Suffering a third defeat in the House of Commons in two days, Boris Johnson’s Brexit plans lie in disarray.
Standing before rows of new police recruits in Wakefield – a pro-Brexit constituency – on Thursday, Johnson said he wanted to recruit 20,000 new police officers.
“What we want to do is get as many officers as possible out on the streets,” he told student officers in his first public remarks following a series of humiliating defeats in parliament.
At the start of the week, Johnson had a governing majority of one member of parliament. By the time of his speech on Thursday, he had lost scores of party leaders, including his own brother, Jo Johnson.
“He has put himself on an election footing,” said Al Jazeera’s Jonah Hull, reporting from London. “He can’t do much else, he is hemmed in, and so he is preparing for an election.”
During his speech at the West Yorkshire Police Headquarters on Thursday, Johnson attacked Labour leader Jeremy Corbyn for not backing his plans for a snap general election.
A backdrop of police officers was intended to project a “strong on crime” prime minister, though the heat was too much for a recruit who almost fainted and had to duck down from view.
Shadow home secretary Diane Abbott criticised the Conservative leader for the incident, tweeting: “He saw that happen, and he ignored it. Tells you everything you need to know about this man – and how much he really cares about the police service.”
Labour MP Stephen Doughty asked in parliament why Johnson was attending a “political electioneering stunt” with the police officers.
“This is clearly entirely inappropriate,” he said. “I think serious questions need to be asked about the use of police time in this way [and the] potential politicisation of the police.”
I'd rather be dead in a ditch.
Earlier in the day, reporters asked Johnson about the resignation of his brother as a minister and MP. If his own brother couldn’t back the prime minister, he was asked, why should anyone else?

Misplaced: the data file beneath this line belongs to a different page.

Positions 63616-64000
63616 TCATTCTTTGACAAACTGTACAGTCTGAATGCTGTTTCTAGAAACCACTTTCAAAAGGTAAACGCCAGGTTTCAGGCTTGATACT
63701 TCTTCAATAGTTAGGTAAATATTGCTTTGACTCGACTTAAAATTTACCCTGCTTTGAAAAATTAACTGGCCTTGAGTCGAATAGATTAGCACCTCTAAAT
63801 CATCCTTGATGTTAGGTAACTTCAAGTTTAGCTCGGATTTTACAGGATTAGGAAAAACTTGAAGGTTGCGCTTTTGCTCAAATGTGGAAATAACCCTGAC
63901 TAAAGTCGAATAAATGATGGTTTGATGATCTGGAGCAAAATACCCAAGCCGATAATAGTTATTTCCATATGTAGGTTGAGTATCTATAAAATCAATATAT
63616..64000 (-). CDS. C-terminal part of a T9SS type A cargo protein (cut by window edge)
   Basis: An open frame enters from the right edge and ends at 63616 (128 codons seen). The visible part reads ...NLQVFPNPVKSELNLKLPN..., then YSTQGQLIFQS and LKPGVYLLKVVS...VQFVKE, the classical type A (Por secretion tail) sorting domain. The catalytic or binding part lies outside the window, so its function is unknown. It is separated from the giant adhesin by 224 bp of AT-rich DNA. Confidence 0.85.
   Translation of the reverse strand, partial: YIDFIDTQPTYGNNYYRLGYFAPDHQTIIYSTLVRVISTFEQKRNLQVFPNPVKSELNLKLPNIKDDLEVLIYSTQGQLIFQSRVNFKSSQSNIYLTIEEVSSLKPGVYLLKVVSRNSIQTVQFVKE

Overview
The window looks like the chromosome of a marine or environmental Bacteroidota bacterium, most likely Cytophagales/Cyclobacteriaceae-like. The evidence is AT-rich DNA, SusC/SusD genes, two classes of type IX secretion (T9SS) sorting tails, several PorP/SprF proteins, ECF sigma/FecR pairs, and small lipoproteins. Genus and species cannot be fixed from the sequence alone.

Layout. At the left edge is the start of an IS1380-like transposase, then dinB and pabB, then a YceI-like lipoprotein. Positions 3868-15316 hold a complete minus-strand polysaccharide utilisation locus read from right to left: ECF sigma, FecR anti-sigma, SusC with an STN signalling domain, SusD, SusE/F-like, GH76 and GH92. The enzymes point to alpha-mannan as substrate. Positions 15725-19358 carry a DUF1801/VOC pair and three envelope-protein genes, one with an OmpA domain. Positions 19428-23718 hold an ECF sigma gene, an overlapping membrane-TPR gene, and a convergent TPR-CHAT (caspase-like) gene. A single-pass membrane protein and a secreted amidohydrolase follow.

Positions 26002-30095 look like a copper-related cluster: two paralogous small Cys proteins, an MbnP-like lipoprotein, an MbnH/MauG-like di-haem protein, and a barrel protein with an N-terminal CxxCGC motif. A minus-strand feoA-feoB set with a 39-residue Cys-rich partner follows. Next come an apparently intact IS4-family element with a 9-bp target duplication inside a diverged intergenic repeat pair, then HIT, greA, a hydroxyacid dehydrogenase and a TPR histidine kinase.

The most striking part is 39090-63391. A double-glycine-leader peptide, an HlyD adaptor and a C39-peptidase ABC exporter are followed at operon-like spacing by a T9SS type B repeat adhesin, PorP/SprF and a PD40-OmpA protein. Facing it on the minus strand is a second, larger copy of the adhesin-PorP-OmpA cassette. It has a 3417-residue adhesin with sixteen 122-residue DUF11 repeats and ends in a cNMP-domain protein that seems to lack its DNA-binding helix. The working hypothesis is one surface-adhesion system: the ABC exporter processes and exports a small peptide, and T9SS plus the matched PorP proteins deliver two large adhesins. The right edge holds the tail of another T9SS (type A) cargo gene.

“Jo doesn’t agree with me about the EU. It’s an issue which divides families and everybody,” he said.
When asked if he could guarantee he would not ask the EU for an extension to the October 31 Brexit deadline, Johnson replied: “Yes. I’d rather be dead in a ditch.”
He declined to give a direct answer when asked if he would resign instead as prime minister.
In the northern town of Wakefield, a constituency held by the opposition Labour party, 66 percent had voted for the UK to leave the EU in the 2016 Brexit referendum.
“It’s said to be a constituency the Conservatives think they can win back from Labour,” said Al Jazeera’s Hull. “And the Conservatives are feeling that, with this heavy pro-Brexit rhetoric he [Johnson] has been deploying, they think they can win back some support.”
In his speech at Wakefield, Johnson reiterated his desire to hold an election on October 15, two days before a key European Council summit.
“He has lost control of events, he has lost control of strategy, and he is doing the only thing he can,” said Hull. “Which is to prepare for an election, and it is an election he is determined to win.”
Johnson’s government will likely on Monday again attempt in parliament to call a snap election.
The opposition parties are wary and suspect that Johnson may still pull some kind of a trick to thwart their plans to block a “no-deal” Brexit.
Labour continues to game-plan the potential scenarios, with some within the party arguing once their delaying legislation turns into a law, they should accept the challenge of going to the polls.
Others, including Exeter MP Ben Bradshaw, say they should let Johnson “stew in his own juices” until the delaying law is enacted and only agree to fight an election in November.